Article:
Monday, 4 February 2013

Making rustic looking shelving out of recycled timber

Our old house was built in the 1960s and the kitchen cabinets were made out of native rimu timber. We replaced them with new melamine cabinets and I kept the native rimu timber to use for decorative shelves and chopping boards in our new home. Some of them had a few stains where oil had been spilled over 50 years of use, but that's part of the charm of using recycled timber. They also had screw holes in the ends and sides, and paint on some of the surfaces.
If you don't have used timber lying around like I did, you can buy it from a builder's recycling store. They have piles of used native timber and it doesn't even cost much. In Palmerston North there is the Rusty Nail timber recycling store in Longburn, but just check the internet for the nearest builder's recycling store to you.

I've used the Icon power sander because its inexpensive and does the job perfectly well. I used a medium sanding sheet (P80) and sanded the timber until the paint was removed and the oil stains were looking less obvious.

Next I filled in the old screw holes with timber filler and waited 30mins for it to dry before sanding. The timber filler is a pine wood colour, so I used tiny bit of wood stain to colour the filler a darker shade to match the rimu a little better.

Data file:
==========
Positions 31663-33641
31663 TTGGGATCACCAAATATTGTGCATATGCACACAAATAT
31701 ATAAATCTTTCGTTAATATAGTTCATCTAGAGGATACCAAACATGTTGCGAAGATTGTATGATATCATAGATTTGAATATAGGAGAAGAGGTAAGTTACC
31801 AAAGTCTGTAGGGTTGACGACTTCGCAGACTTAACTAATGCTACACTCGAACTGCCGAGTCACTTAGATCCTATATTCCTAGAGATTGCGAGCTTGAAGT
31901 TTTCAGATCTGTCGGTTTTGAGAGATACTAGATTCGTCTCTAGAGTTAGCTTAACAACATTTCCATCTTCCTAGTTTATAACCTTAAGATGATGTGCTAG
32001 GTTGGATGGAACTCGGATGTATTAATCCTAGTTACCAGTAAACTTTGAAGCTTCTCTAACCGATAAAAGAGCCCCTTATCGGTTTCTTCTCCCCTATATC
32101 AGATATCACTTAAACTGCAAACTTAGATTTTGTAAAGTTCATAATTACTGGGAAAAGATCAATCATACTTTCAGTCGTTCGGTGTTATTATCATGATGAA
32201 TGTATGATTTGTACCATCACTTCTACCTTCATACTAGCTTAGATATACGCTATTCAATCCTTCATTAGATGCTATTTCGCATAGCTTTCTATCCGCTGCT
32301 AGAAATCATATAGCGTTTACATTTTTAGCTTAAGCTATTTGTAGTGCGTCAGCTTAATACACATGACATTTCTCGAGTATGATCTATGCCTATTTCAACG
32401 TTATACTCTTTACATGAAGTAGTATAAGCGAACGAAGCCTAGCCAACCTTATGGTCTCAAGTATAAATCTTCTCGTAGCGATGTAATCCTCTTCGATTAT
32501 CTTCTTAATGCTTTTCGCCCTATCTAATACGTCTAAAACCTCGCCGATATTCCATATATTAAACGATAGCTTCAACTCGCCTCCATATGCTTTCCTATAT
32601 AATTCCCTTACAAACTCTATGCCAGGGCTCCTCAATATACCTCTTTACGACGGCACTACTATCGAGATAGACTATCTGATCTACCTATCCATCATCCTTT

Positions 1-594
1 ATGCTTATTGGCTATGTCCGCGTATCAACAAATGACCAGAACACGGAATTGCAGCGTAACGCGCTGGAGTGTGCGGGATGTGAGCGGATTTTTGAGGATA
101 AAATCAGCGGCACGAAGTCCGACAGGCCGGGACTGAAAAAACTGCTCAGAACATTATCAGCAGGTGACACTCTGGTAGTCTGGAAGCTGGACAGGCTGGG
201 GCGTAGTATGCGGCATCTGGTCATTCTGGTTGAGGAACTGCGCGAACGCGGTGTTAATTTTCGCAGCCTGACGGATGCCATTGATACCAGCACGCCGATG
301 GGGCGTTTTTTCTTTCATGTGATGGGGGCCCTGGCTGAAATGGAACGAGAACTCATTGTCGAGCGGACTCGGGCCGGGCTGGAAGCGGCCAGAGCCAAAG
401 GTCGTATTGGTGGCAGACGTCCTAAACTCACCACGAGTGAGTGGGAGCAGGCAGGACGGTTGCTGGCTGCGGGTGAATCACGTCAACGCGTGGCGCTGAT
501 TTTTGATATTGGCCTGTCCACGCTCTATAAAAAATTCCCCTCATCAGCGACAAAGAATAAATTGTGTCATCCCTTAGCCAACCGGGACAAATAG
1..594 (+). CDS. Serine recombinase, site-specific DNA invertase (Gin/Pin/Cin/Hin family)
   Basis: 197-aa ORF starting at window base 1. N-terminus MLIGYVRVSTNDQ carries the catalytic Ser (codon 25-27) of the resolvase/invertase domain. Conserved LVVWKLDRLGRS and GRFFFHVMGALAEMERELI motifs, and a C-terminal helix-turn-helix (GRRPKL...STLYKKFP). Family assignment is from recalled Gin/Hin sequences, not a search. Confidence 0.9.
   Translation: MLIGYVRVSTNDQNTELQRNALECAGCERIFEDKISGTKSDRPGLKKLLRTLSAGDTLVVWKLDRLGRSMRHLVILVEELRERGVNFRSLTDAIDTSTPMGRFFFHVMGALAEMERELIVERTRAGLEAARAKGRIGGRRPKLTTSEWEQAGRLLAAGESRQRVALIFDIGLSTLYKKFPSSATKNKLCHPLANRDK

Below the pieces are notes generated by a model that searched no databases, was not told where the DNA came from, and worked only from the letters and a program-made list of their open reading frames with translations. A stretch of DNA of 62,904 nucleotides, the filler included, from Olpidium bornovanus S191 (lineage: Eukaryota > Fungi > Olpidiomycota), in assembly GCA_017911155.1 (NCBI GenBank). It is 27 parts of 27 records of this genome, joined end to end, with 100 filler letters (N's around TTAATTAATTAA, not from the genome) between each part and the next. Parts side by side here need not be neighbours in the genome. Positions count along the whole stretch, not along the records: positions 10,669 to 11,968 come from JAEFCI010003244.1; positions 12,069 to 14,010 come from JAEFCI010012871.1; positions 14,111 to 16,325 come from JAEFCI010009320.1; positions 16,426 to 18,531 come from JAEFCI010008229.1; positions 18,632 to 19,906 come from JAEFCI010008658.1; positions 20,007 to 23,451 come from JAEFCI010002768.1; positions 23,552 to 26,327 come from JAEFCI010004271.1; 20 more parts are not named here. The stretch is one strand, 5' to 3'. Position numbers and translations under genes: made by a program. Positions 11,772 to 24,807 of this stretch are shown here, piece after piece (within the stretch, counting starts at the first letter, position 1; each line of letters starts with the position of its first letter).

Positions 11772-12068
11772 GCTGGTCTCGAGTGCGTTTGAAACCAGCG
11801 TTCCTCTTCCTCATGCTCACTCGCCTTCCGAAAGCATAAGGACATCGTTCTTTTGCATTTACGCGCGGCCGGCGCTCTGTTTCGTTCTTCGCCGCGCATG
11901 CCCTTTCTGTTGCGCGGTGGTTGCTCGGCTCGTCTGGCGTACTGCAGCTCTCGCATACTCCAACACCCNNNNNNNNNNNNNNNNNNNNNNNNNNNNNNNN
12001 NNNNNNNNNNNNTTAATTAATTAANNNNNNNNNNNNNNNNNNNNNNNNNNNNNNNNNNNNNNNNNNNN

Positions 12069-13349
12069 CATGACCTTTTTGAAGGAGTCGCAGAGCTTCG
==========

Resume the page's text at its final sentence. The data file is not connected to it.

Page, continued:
ps - if you're going for the rustic/farmhouse shelving look then you might want to just leave the old screw holes unfilled to add to the charm :) Our house is fairly modern so I didn't want to go too rustic in case it looked out of place.

I mixed raw linseed oil and turps into a 50/50 mix in a jar and used a cloth to rub the mixture into the wood. It brings out a beautiful warm colour in the native timber:

These metal decorative brackets were $8 each at the hardware store. I love their rustic look and think they go well with the old recycled timber.
I didn't want the gold metallic colour of the screw heads to show up when the brackets were fitted to the wall, so I placed the screws into the grass and gave each a quick spray with black spray paint. It worked really well. The screw heads aren't visible on the wall at all. I made sure that I drilled all of the screw holes into the studs.

And here is the finished result. I really don't like the boring beige of the walls, but I think the rich colour of the timber will stand out if we add a warmer light clay colour to the walls later on. To make the shelves look a little more interesting, I placed the bottom one a little off to the right and the top is off the left. :)
Here is the shelf after I added a few more colourful items to it:

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